Costochondritis (kos-tuh-kon-DRY-tis) is a painful swelling of the cartilage that attaches the ribs to the breastbone (sternum). It's one of the most common causes of chest pain in kids and teens, and happens more often in girls than boys.
Costochondritis — also called chest wall pain or costosternal syndrome — can cause a sharp, stabbing pain. Usually, it's harmless and goes away on its own after 2 or 3 days.
What Causes Costochondritis?
Doctors often can't pinpoint the exact cause of costochondritis. But sometimes it's linked to:
an injury to the ribs or breastbone
physical strain due to heavy lifting or strenuous exercise
repeated coughing (as can happen with some infections)
What Are the Signs & Symptoms of Costochondritis?
The main symptoms of costochondritis are pain and soreness in the chest. A sharp pain is usually felt on the left side of the breastbone, but can be on both sides.
The pain can get worse when a child:
takes deep breaths
moves the upper body
presses on the affected area
Pain may ease a little when the child stops moving or takes shallower breaths.
A heart attack is rarely the cause of chest pain in young people. Still, it helps to know how costochondritis pain differs from heart attack pain:
Heart attack pain is usually more widespread and felt in other body parts, like the arms and neck. It also feels as if it's coming from under the breastbone.
Costochondritis pain usually is felt only in a small area of the chest and feels as if it's coming directly from where the breastbone meets the ribs.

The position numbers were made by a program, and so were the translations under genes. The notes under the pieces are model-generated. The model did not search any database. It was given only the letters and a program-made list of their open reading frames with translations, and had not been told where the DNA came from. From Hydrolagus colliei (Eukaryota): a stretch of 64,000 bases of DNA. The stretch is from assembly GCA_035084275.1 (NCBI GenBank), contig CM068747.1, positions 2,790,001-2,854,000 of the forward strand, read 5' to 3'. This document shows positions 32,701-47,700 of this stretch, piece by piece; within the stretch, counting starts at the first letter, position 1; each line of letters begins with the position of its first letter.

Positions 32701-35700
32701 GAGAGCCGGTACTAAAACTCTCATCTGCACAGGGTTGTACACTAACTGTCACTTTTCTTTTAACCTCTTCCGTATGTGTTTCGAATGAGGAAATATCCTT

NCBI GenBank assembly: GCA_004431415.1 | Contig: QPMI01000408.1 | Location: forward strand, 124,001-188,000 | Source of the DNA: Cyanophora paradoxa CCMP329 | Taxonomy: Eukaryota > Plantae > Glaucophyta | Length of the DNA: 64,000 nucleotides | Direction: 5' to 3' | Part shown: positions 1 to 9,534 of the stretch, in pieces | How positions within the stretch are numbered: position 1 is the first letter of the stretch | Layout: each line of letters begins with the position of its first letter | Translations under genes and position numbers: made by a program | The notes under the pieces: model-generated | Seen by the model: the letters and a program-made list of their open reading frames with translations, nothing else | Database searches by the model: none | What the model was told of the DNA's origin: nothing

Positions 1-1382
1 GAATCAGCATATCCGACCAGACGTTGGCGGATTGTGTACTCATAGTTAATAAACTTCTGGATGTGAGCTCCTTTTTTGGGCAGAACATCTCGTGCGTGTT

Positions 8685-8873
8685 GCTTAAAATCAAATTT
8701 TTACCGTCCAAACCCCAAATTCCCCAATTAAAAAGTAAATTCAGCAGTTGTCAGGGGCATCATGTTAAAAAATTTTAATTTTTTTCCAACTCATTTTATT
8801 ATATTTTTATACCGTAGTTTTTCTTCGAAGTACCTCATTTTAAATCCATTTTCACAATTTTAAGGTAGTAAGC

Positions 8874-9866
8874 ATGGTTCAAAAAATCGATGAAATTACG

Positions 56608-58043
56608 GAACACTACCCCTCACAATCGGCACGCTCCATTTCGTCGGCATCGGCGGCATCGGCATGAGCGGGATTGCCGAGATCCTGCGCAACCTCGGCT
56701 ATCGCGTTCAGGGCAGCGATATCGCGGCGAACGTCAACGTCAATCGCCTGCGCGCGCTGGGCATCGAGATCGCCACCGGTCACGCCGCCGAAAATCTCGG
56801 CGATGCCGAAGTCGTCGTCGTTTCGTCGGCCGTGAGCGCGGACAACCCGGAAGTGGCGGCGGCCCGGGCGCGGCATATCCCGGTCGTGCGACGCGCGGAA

How Is Costochondritis Diagnosed?
To diagnose costochondritis, the doctor will:
ask about the symptoms
feel for tenderness along the area where the breastbone meets the ribs
The breastbone and ribs are connected by rubbery at points called costosternal joints. It's in one or more of these joints that the pain is felt.
Costochondritis can't be seen on a chest X-ray, but the doctor may order one to rule out other possible causes of chest pain, such as pneumonia.
How Is Costochondritis Treated?
Costochondritis usually goes away on its own without any treatment within a few days. Sometimes, it lasts longer — from several weeks to months. If you're concerned about pain that's not going away, talk to your doctor.
In the meantime, the doctor will probably recommend giving your child over-the-counter pain medicines like ibuprofen or naproxen to help ease symptoms. Applying a warm compress or a heating pad (set on low) to the sore area also may give some relief.
Until feeling better, your child should get plenty of rest and avoid activities that make the pain worse.
Can Costochondritis Be Prevented?
It's not always clear what causes costochondritis, so you can't completely prevent it. But many cases are caused by heavy lifting, like carrying an overstuffed backpack — especially on one shoulder, which many kids do. So if your child has to carry lots of books, buy a supportive backpack that spreads weight evenly over both shoulders and make sure it's worn over both shoulders.
When Should I Call the Doctor?
If your child has chest pain that doesn't go away, call your doctor or go to a hospital emergency room. Chest pain rarely is serious in kids. But sometimes it can be the sign of an emergency that needs medical care right away.